wild foods feast, part 1: intro + dandelion!

i’ve been devoting a lot of time and energy lately to the natural motherhood series, and while i’m going to be continuing that as normal, i wanted to branch out and offer something that would appeal to the un-pregnant majority (a complete assumption) of my readership.  i was thinking about what i could add to my current series, which include the wheel of the year, natural motherhood, and herbal preparations, and my husband ingeniously suggested a series on wild edibles.  yum yum! Read the rest of this entry »


herbal preparations: honeys, oxymels, and elixirs

a bee from an egyptian hieroglyph

i figured i would take a short break from the series that i’m doing on natural motherhood and crank back up on a couple of my other projects.   something that i’ve been meaning to add for a while is a basic herbal preparations entry for sweet medicine—for honeys, oxymels, and elixirs.  honey (the common denominator between all three of these preparations) is a mysterious substance.  in the archaeology of beekeeping, author eva crane posits, based on neolithic cave paintings in valencia, spain, that honey has been a food source for humans for at least 10,000 years.  since the beginning of written history, thousands of medicinal and culinary uses of honey have graced the tablets and pages of our past.  yes, dried bee puke has held our interest for quite some time!  it has been used to treat wounds, to aid in the mummification process, to preserve food and drink, to sweeten things, and, as every granny knows, to stop a cough dead in its tracks! Read the rest of this entry »

a traditional wassail recipe…for the brave!

in my last post on the winter solstice, i mentioned a traditional drink called wassail that was passed out to peasants and serfs, and more modernly to carolers, around yule or christmas.   although the combination of ingredients is nothing shocking to a brit, we americans might be a bit taken aback by the idea of combining things like eggs, beer, and fortified wine.  those of you who are brave and who like to try new things might be interested in trying this recipe by one of my favorite cooks in the whole wide world, alton brown.  if the reviews on his website are any indication, you’ll either love this like a fat lady loves cake or you’ll hate it with a purple passion—but you never know ’til you try!! Read the rest of this entry »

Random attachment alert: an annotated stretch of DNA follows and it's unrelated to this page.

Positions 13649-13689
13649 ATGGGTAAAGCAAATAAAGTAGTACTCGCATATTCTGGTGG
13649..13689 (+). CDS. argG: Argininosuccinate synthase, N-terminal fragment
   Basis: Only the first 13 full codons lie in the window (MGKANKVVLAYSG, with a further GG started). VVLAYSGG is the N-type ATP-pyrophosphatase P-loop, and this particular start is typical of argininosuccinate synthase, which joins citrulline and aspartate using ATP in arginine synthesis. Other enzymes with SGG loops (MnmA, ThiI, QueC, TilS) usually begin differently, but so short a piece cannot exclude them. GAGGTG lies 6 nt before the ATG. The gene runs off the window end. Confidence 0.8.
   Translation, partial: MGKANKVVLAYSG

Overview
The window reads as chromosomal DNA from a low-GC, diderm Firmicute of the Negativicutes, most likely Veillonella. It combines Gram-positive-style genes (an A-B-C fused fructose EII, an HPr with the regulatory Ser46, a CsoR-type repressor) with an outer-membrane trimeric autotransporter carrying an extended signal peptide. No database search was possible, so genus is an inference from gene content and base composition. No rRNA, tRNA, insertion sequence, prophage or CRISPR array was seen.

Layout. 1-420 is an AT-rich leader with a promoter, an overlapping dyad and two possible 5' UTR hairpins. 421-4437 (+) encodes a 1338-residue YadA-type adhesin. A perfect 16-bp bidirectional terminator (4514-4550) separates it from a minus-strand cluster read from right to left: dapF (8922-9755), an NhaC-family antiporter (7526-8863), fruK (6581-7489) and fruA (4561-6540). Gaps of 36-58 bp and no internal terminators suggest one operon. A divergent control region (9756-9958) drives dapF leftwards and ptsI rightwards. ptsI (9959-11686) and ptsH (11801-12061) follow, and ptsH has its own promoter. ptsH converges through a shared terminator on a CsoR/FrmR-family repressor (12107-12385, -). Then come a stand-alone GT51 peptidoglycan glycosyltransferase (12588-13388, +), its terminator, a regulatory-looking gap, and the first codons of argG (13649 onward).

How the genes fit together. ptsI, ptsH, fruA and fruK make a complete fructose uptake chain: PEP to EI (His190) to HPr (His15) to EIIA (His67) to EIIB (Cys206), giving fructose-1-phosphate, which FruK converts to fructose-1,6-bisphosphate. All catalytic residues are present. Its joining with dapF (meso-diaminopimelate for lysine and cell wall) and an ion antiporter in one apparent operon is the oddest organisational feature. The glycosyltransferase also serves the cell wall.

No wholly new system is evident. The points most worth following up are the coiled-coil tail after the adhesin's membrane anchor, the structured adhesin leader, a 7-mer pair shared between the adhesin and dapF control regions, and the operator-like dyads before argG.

make your own goat cheese!

in my attempt to revive antiquated kitchen skills, i’ve learned to make chicken stock, pickled veggies, jams and jellies, but one of my favorite d.i.y. things has been goat cheese.   i’m tempted to pick some up every time i go the store.  it just stares at me from the cold shelves of the “gourmet foods” section of the grocery store, all creamy and rolled in exotic herbs.  it says “buuuuy meeeee” (softly, and with the voice of mike rowe from “dirty jobs” lol). i pick it up, and i aaaaaalmost buy it—but then i look at the price—and i put it down.  let’s be honest.  it wouldn’t make it a day in my fridge—especially if there’s melba toast within reach.  i rarely buy it because i can’t justify the expense.  sorry mike. Read the rest of this entry »